Like many other mental illnesses, researchers don’t fully understand the origins of the disorder. Some studies suggest that there is a genetic component, meaning the disorder can be hereditary. Hostile family environments, childhood abuse and neglect, and separation from caregivers can also increase the risk. Some research indicates BPD can emerge when parts of the brain that help regulate emotions and aggressive impulses are not functioning well.
Psychotherapy, otherwise known as talk therapy, can be incredibly valuable for treating BPD. In addition to learning about the signs and symptoms of the disorder, individuals can gain skills for managing difficult emotions, developing and maintaining relationships, reducing impulsive decision-making, and improving daily functioning.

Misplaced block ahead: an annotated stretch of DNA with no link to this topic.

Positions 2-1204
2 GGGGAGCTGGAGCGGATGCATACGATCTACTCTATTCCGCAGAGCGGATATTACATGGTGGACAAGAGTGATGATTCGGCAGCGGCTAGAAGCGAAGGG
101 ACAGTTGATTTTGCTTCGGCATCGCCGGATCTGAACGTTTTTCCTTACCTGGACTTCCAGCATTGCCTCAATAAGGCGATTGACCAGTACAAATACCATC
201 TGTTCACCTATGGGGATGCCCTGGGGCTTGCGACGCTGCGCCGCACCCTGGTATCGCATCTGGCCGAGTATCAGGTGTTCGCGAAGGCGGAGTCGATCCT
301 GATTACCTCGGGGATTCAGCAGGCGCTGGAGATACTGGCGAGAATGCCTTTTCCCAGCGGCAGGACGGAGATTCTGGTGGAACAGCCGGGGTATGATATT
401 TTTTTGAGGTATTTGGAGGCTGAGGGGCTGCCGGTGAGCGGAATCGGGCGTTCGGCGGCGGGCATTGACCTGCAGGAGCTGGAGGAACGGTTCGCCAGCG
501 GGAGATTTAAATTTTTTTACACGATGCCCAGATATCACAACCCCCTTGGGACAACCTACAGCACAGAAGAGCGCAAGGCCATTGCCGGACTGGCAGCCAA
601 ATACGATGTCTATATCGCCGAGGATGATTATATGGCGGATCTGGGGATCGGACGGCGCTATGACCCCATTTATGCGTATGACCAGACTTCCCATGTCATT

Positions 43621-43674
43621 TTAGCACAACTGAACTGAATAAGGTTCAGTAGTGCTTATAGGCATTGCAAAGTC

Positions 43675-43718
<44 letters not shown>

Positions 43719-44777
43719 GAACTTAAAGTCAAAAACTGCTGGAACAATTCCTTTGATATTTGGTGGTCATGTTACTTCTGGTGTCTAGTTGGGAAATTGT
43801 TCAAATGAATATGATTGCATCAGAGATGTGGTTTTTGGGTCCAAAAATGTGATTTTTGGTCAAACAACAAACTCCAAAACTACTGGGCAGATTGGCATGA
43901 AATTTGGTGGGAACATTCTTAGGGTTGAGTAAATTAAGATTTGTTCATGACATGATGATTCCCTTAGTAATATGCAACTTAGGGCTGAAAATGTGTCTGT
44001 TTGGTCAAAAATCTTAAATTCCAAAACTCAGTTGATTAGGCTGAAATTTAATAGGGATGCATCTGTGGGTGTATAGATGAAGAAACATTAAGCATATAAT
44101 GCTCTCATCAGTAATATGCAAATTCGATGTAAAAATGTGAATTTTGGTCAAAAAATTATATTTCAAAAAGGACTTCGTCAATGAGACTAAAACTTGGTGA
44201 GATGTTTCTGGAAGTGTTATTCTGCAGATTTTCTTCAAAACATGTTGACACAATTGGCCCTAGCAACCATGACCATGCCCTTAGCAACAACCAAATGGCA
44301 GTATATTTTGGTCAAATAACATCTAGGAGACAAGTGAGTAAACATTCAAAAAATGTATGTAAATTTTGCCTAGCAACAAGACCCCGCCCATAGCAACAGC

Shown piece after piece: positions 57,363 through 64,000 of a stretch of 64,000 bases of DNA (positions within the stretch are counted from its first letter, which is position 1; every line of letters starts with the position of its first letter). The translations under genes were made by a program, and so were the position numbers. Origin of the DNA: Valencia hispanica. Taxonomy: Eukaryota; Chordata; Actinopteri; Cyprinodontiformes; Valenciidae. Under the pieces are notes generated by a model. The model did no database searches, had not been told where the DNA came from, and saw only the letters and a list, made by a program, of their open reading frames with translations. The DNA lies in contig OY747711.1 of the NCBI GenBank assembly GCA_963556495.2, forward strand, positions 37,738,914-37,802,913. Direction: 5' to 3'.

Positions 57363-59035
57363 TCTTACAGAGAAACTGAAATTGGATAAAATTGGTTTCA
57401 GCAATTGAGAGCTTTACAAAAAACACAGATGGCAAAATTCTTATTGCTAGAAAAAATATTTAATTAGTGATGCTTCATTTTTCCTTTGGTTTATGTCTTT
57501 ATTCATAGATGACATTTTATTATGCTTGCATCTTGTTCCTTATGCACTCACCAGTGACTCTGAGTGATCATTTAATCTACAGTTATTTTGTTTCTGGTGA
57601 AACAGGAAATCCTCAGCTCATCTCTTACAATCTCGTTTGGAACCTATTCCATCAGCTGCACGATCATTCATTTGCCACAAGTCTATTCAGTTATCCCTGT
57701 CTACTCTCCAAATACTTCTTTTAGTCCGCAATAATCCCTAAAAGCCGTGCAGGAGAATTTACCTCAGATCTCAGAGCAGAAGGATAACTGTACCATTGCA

The most common typed of psychotherapy used to treat BPD is known as dialectical behavior therapy, or DBT. The therapy helps people change unhealthy patterns of behavior by becoming more mindful about the emotions and reactions they are experiencing in the moment.
To date there are no drugs approved by the FDA that have been specifically created to treat personality disorders. However, some people find that medications can help reduce anxiety or impulsivity in individuals. These might include antidepressants, mood-stabilizers, and antipsychotic medications.
If an individual with BPD experience intense symptoms, such as self-injury or physically harming others, they may be in need of inpatient treatment at a hospital or other residential program.
How should I structure the home environment?